Lesson Learned (June 10)


Life crisis comes at our most vulnerable times. Our private thoughts and struggles are held close to our chest in strict confidentiality. One of my persistent teenage angst concerned how to navigate the dating process. I feel for the growing pains of our current high school students who have more ways to be rejected than I did. The social media bugaboo can even be so cruel that adolescents consider suicide. Their pain is exposed to the whole world, and that is overwhelming. There is a lesson to learn, the sooner the better, to believe in oneself. I like the way the Old Testament prophet described the proper attitude as found in the shepherd boy David: “The LORD hath sought him, a man after his own heart” (1 Samuel 13:14).

A person after God’s heart surely can understand the delicate person exposed body, mind and soul before him. In our West Virginia mountains I experience firsthand that the first responders have worked through their own storms of life. First responders stand in the arena. What I understand with such a character trait is identifying with the heart of God. Descriptive words include compassionate, full of tender loving care, and confidence-keeping.

In our modern American culture, the best example of a person with the heart of God is what I experience working with first responders. This includes our Emergency Medical Service (EMS); our police; our fire fighters; our ambulance attendants; our lifeguards; our nurses and doctors and other frontline medical professionals; our chaplains and others of like ilk.

Our Upshur County Schools Board of Education public meeting on May 11, 2021, had an agenda item that got me thinking about the level of trust we place in first responders. Our discussion centered around a Memorandum of Agreement between the Upshur County Board of Education and First Responders with Access to Confidential Student Information.

I believe the fact that first responders are vital, critical, and dedicated individuals who will sacrifice their own health and safety, thus earning my trust, do have the right to confidential student data. Life and death hangs in the balance in the early stages of an incident. First responders are responsible for the preservation and protection of life, property, and environment.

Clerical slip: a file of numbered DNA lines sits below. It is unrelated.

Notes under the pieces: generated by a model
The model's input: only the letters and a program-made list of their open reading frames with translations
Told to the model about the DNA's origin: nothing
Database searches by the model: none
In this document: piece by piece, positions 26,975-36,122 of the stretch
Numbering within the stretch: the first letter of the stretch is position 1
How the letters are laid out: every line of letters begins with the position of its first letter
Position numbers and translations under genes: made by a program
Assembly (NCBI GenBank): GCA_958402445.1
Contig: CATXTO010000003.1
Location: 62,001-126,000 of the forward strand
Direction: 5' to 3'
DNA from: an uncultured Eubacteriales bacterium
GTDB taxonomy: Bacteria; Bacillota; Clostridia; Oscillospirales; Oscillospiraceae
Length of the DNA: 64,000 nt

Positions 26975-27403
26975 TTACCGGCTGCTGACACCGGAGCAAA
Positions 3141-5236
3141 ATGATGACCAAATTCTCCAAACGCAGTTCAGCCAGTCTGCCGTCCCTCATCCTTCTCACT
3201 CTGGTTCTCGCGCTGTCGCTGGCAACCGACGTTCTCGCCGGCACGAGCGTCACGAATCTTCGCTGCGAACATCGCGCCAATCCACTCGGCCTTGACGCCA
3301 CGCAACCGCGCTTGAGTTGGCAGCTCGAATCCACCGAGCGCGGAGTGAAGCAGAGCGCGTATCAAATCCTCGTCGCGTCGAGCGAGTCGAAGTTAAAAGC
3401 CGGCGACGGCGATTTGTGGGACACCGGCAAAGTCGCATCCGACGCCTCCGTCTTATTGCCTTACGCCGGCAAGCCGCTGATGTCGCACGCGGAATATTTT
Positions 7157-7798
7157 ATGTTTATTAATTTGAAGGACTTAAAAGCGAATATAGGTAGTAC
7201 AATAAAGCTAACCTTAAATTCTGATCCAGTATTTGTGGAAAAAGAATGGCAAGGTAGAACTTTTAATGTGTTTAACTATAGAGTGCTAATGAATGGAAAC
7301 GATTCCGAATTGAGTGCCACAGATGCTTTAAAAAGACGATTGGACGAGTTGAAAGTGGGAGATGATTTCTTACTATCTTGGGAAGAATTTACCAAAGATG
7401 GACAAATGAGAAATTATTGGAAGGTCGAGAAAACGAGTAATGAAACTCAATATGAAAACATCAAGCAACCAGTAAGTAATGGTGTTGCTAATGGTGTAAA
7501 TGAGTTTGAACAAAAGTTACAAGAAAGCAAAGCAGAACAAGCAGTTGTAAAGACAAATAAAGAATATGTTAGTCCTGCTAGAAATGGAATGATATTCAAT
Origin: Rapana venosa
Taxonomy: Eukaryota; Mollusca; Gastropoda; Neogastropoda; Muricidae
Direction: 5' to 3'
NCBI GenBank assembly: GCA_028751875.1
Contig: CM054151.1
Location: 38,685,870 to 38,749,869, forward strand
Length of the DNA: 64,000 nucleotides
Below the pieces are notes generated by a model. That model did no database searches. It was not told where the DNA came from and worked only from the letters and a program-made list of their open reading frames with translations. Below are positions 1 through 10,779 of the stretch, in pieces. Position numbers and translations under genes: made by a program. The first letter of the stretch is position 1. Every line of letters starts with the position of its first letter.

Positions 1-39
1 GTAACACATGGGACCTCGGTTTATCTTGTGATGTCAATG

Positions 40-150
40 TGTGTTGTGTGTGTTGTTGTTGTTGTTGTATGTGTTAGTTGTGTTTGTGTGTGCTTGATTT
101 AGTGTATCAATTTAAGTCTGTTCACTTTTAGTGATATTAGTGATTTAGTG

In the instance of the BOE and first responders, we are sharing our security system and cameras. The time of sharing only includes the period of the emergency. The BOE may be sharing Education Records including oral, written and electronic means. In turn, first responders shall maintain confidentiality of that information.

My lesson learned comes back to what I call an eternal perspective “after God’s heart.” I decided to become a doctor when in the 10th grade at Buckhannon-Upshur High School. At that time, I heard the same advice from three people I trusted—Health and Physical Education Teacher Frank Feola, my mother, and my doctor father. All three cautioned that my way would be challenging. If I could pursue anything else, then do that. But if the Calling remained deep and persistent, then listen to my heart. I have no regrets all these years later. And I trust our first responders in the same way.

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